School Choice & Charters

Why, and Where, Charter School Teachers Unionize

By Arianna Prothero — March 22, 2019 4 min read
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Efforts to unionize teachers in charter schools are picking up in a handful of states and counter efforts by school administrators to tamp them down often backfire, according to a study by the University of Washington’s Center on Reinventing Public Education.

Those trends are among several issues the study explores on unionizing efforts in charter schools, a topic that has generated national headlines recently but one we still don’t know a lot about.

Charter unionization drives and strikes by charter school teachers—such as those recently seen in Chicago and Los Angeles—capture media attention, but they are nowhere near the norm. Only 11.3 percent of charter schools have unionized staff. That’s down by 1 percent from 10 years ago.

The vast majority of charter schools are not unionized because state laws exempt charters from a lot of rules, including, in most states, collective bargaining contracts. But while charter schools are not required to be unionized, they’re not prohibited, either.

National figures, though, can gloss over the realities in different states. Charter unions have expanded in states that already have a strong union presence, such as Illinois, New Jersey, and Pennsylvania.

They have declined in states such as Florida, Missouri, Ohio, and Oregon.

While the majority of unionized charters—54 percent—are so because they are required to be under state law, most new unionization efforts are because schools have voluntarily chosen to organize.

EdWeek Explains: What Are Charter Schools?

Why Teachers in Charter Schools Join Unions

When charter school teachers choose to organize, it is usually because teachers have lost trust in administrators and want more say in how schools are run, CRPE found from a small sample of interviews with teachers and administrators at charters that recently unionized or were undergoing the process.

More specifically, teachers cited high turnover rates, pay, organizational instability, and school growth as contributing factors.

Additional bureaucracy from growth, such as a single-site charter school expanding with new campuses, left teachers in some cases feeling as though they had lost their voice and contributed to the decision to organize. Teachers’ concerns were only exacerbated when administrators launched campaigns, often with the help of outside groups, to convince teachers to abandon their unionization efforts. These campaigns usually had the reverse affect.

Several teachers CRPE spoke with said they opposed tenure protections and did not try to include it in their contracts, which in some cases put them at odds with local union officials helping them to organize.

While unionizing does increase the say teachers have in their schools’ operations, it did not, however, resolve the trust issues, the report found.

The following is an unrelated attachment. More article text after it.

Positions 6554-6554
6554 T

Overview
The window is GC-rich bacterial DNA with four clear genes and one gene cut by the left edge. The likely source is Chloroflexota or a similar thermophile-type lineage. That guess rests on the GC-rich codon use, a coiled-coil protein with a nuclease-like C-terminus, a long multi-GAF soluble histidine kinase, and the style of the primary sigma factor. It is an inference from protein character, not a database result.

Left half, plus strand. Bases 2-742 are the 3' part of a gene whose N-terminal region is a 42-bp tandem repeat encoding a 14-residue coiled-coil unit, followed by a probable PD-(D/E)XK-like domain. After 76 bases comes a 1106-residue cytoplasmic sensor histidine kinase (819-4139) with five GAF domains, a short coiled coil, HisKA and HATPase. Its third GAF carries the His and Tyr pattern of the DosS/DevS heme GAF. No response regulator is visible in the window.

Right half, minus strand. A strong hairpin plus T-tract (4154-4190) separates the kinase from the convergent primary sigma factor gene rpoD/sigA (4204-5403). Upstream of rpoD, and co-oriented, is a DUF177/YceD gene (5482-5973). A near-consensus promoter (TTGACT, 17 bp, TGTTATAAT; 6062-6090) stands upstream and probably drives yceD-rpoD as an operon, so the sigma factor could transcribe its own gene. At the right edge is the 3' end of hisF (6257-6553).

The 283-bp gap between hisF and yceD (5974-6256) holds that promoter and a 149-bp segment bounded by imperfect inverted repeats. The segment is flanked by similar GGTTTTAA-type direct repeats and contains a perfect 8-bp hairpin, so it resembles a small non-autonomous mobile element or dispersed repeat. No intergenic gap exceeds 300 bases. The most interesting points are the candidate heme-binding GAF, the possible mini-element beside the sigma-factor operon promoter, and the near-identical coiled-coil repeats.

What Types of Charter Schools Unionize?

Eighty percent of unionized charter schools are independent from a larger network. However, unions have been growing within nonprofit and for-profit charter operators. The number of unionized charters affiliated with management groups has doubled since 2009—mostly through teachers choosing to organize.

Charter schools with unionized teachers in general serve fewer low-income students and have lower teacher-to-student ratios compared to non-unionized charters, according to federal data analyzed by CRPE for the report.

However, charters where the staff voluntarily organized—versus the school launching with a collective bargaining agreement or state law requiring it—served more disadvantaged students and had larger teaching staffs.

Collective bargaining agreements for charter schools and those for traditional public schools also have some key differences, the study found. Charter contracts tended to allow for more flexibility in how teachers are evaluated, disciplined, and dismissed.

Achievement in Unionized Charter Schools

Do students perform better academically in charters operating under a collective bargaining agreement? The researchers at CRPE took a stab at answering this question, although the study’s authors say their analysis is limited. But when looking at how students fared on state English language arts assessments, students at unionized charter schools did slightly better overall than their peers at non-unionized charters. Academic growth was slightly higher among non-unionized charters. However, in both cases the differences were not statistically significant.

Students in charters where teachers chose to organize did better than their counterparts in nonunionized charters overall.

The full study can be found here: An Unlikely Bargain: Why Charter Schools Choose to Organize and What Happens When They Do.

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A version of this news article first appeared in the Charters & Choice blog.